I have never understood the purpose of digging about symbolism in an author’s work, and comparing the symbolism in 2 authors’ works seems even more of an exercise in academic futility. Perhaps this is a neurological flaw, as I am hardwired more toward logical pursuits: words are logical symbols for objects, emotions, events, etc. Comparison of the symbolism in two disparate works or two authors seemed at best a logical fallacy and at worst an invasive and unprofessional psychological case study of what goes on in a writer’s head.
I don’t mean to sound like a “wiseass.” One professor of mine in college almost succeeded in killing any love I had for literature–and short-stories in particular–by pointing out ad museum every “symbol.” I remember seething as he stood in front of the class dissecting Flannery O’Connor: She is a guy who probably hadn’t left Brooklyn until he entered Harvard, and had spent most of his life in the rarefied environment of academia. Did he honestly know anything about the life of a 40-something, intelligent, articulate woman who lived in the South; where women were traditionally dependent on the men with whom they were affiliated for protection and their identities; where a woman’s opinion an politics or social issues were insignificant?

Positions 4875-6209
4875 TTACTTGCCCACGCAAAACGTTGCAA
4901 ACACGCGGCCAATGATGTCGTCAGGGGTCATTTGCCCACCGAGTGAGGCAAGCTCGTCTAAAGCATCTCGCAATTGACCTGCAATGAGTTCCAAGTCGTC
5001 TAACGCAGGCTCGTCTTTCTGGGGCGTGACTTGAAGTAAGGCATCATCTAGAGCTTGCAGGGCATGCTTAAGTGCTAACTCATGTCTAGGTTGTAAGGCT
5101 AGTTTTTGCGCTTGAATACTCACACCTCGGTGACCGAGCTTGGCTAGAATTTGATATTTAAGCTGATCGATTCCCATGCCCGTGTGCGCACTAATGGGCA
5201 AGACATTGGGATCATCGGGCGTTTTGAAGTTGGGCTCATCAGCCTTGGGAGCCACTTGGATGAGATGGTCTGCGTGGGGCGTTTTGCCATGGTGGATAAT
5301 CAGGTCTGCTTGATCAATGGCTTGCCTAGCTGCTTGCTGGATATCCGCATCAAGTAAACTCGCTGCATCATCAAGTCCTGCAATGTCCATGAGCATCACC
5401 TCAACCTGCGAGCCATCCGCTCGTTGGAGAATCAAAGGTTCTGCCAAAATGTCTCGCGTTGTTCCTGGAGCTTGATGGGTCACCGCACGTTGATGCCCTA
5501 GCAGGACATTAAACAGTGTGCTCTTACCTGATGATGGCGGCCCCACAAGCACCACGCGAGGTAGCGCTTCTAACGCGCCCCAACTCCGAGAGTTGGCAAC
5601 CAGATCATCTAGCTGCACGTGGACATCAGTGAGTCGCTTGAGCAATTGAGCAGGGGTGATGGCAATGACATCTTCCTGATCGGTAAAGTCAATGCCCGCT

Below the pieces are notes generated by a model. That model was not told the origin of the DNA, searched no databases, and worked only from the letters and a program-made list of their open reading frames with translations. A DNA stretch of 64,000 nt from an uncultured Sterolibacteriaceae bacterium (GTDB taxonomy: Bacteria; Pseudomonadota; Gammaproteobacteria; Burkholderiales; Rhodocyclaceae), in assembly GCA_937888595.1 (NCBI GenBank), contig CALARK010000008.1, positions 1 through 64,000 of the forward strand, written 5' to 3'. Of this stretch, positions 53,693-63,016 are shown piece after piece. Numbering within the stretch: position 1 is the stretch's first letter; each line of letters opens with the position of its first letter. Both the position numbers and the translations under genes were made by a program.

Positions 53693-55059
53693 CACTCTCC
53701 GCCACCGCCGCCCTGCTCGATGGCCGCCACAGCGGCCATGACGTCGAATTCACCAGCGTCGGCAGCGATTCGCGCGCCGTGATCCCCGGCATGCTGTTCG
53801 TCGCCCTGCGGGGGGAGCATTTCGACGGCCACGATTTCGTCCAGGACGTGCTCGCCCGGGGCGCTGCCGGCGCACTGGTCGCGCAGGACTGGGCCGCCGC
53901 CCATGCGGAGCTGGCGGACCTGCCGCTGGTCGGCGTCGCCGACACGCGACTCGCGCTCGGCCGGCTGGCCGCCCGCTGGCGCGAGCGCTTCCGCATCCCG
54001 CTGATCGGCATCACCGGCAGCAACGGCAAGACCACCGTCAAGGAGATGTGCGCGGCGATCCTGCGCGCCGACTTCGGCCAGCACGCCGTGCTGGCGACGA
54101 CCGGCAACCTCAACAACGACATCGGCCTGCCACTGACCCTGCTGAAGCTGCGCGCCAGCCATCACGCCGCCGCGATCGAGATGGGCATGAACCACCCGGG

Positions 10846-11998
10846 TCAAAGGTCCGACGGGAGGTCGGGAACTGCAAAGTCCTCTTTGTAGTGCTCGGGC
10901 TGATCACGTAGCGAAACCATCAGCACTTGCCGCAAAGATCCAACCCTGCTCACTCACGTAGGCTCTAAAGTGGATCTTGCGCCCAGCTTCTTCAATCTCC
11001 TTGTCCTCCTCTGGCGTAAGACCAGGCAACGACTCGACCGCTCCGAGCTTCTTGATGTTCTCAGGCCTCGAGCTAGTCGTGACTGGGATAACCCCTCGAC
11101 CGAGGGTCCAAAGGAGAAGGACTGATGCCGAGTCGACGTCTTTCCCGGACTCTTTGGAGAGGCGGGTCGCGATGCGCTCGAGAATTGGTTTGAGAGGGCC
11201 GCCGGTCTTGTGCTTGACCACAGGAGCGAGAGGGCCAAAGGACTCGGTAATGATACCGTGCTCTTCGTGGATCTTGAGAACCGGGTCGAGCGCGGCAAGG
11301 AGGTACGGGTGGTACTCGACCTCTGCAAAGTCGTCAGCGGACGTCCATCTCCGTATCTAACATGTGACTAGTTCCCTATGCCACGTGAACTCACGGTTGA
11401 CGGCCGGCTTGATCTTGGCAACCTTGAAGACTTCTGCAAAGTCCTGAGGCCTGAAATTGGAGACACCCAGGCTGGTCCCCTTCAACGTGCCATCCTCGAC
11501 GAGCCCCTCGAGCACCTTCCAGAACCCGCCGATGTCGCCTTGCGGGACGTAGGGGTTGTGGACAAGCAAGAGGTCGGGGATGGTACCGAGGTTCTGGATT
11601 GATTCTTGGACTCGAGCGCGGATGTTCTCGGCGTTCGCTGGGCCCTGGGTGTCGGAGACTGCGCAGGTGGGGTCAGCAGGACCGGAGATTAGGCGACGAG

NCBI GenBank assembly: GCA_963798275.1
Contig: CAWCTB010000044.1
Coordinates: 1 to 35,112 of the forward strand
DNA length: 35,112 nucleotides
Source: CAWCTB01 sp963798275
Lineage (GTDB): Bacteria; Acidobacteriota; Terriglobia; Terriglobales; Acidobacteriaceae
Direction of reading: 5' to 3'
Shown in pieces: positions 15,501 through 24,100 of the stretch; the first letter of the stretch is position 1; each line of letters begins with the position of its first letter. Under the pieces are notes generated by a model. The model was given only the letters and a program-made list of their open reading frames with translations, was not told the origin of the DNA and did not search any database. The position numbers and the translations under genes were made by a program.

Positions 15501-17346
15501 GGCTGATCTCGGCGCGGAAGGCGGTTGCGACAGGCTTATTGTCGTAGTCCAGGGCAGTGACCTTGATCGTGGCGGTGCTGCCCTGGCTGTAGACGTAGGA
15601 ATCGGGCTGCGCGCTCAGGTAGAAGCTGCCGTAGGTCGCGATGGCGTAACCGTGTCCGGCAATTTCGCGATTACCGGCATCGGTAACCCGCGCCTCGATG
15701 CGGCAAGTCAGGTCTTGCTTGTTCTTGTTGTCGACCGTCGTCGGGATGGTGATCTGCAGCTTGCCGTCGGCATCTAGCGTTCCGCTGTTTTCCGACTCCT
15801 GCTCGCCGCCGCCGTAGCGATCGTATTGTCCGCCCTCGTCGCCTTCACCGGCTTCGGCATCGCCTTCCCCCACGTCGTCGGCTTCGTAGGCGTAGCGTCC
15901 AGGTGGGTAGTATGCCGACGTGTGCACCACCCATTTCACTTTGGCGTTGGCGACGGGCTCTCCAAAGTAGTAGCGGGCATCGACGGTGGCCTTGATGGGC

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I could not see how he possibly arrived at his conclusions–which I’ve forgotten or blocked. : At the risk of branding myself as a plebian from the cultural wasteland, I missed the point of searching for symbolism. Is there a point–other than assigning a grade–to parsing a writer’s words for symbolism? And assuming there is, who’s to say that the symbolism perceived by anyone doctoral candidate is even valid if there’s no corroboration from the writer about what was actually going on in his mind at a given point in a story. If you dwell on such things long enough don’t you risk seeing things that just aren’t there?